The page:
Melvin and Jean leave behind their grandchildren: Travers, Tyler, Tim, Shelly, Tara, Gloria, Holly, Joe, Heather, Andrew; and 19 great-grandchildren and eight great-great-grandchildren.
Melvin and Jean were farmers most of their lives and took great pride in keeping their homestead looking nice. Jean won many awards, including having the cleanest milk house even with curtains in the windows. Jean loved making doughnuts, bread, and home-made baked beans, especially for her grandchildren.
A celebration of Jean’s life will take place at the convenience of her family. Memorial contributions given in Jean’s name can be made to one’s choice.
Online condolences may be made at curtis-britch.com.
Eugenie P. Hebert
The children of Eugenie “Jennie” Hebert are saddened to announce the peaceful death of their beloved mother on November 12. She died at home with family members by her side.
Jennie was born on January 20, 1922, and was the third of eighteen children born to John B. and Gladys M. (Sheltra) Voyer in Lowell. As a youth, Jennie attended the Lowell public school and worked on the family farm both with regular chores and assisting with her younger siblings. Unfortunately for Jennie, family circumstances did not allow for her to complete her education at that time. In the early 1970s, however, Jennie returned to the classroom and she achieved her GED. Upon leaving the family home, she held positions as a household and childcare helper until her marriage to the late William R. Hebert in 1945. Jennie and Bill settled in Beebe Plain where they raised their seven children.
During their marriage, Jennie held various part-time jobs outside of the home including a position with the postal service, assuming the duties of postmistress as cover for vacations and periods of illness. She also became a sales representative for Avon and Grace Holmes. Jennie was very active in the community as a long-time communicant of the St. Edward’s parish and as a member of St. Edward’s Altar Society of Derby Line, the first member to the Association to the Sisters of Charity of the Sacred Heart of Jesus, and a member of the Home Demonstration Club and the Beebe Birthday Club.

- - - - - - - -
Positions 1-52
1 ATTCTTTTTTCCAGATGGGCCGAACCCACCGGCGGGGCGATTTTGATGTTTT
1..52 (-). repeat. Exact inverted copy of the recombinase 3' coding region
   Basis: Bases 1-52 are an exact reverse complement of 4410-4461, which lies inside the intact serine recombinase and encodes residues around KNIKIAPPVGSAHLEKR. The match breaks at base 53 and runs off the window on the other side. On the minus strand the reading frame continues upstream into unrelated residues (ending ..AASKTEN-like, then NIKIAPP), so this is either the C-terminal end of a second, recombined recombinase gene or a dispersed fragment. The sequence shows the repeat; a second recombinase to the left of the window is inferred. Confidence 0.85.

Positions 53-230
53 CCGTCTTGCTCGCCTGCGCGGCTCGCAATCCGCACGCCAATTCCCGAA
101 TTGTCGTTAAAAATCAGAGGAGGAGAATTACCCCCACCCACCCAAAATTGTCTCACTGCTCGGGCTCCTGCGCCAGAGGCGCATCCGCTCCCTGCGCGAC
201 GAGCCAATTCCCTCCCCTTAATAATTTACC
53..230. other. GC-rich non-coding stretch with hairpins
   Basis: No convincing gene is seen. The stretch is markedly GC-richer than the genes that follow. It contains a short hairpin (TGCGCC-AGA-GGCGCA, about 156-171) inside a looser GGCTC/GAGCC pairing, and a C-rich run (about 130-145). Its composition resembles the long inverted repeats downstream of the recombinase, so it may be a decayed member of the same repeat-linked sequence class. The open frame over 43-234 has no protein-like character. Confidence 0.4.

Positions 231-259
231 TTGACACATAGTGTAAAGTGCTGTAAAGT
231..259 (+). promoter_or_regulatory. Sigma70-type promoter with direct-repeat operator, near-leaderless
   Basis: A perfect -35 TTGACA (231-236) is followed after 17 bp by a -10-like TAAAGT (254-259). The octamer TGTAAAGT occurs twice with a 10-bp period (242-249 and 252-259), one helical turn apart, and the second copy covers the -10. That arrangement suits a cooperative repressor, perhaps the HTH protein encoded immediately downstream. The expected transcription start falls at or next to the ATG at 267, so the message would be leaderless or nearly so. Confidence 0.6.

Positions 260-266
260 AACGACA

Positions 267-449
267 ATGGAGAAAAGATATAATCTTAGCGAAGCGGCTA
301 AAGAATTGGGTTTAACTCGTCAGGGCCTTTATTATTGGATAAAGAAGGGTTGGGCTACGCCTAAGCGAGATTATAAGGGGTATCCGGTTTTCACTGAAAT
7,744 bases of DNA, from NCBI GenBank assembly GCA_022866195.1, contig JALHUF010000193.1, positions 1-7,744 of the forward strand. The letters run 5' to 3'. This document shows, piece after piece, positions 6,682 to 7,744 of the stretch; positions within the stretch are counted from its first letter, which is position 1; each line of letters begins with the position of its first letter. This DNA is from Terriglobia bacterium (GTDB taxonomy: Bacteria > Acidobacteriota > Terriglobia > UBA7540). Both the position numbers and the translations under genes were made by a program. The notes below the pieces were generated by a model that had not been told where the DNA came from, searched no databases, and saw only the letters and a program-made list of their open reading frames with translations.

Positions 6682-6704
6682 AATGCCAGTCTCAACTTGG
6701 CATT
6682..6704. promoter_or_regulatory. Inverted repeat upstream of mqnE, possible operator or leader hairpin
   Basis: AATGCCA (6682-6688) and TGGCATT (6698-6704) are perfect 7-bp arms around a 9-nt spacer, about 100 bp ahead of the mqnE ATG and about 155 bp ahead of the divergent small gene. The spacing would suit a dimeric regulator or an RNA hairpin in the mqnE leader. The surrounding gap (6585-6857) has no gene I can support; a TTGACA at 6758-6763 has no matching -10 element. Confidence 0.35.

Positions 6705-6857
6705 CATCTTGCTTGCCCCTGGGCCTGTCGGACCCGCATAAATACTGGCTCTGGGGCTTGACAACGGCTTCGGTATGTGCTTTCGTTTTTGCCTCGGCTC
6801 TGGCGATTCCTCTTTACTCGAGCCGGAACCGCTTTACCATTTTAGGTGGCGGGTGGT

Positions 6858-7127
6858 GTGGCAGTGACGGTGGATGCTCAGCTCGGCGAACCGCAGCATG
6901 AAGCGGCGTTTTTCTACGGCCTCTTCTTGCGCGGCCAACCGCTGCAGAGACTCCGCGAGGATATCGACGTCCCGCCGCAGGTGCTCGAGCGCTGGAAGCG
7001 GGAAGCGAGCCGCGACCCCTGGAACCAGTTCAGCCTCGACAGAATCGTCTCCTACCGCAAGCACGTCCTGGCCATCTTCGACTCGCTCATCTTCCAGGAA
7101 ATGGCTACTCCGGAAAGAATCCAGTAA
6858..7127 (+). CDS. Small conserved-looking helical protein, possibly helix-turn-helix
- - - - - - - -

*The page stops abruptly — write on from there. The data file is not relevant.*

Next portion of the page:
For much of the late 1960s, the bulk of Jennie’s time was consumed with providing care for her terminally ill husband. She was, however, able to spend time playing cards and Scrabble at her kitchen table with her dear friend and neighbor Philippa Greenwood, who provided a valuable outlet and lifeline to Jennie. While Jennie was deeply grieved by the death of her husband in 1969, she also recognized that she still had children who needed to be cared for, and they became her focus. When Mammoth Mart established its presence in Derby in 1970, Jennie came in on the ground floor, working on the initial store set up and continued her employment there, until they were taken over by King’s Department Store and then with Ames Department Store, where Jennie continued to work until her retirement in 2002 at the age of 80. After Jennie’s retirement, she was sorely missed by her colleagues not only for her work ethic, but also because Jennie spent her Thursday evenings at home making doughnuts for the Friday morning staff meetings.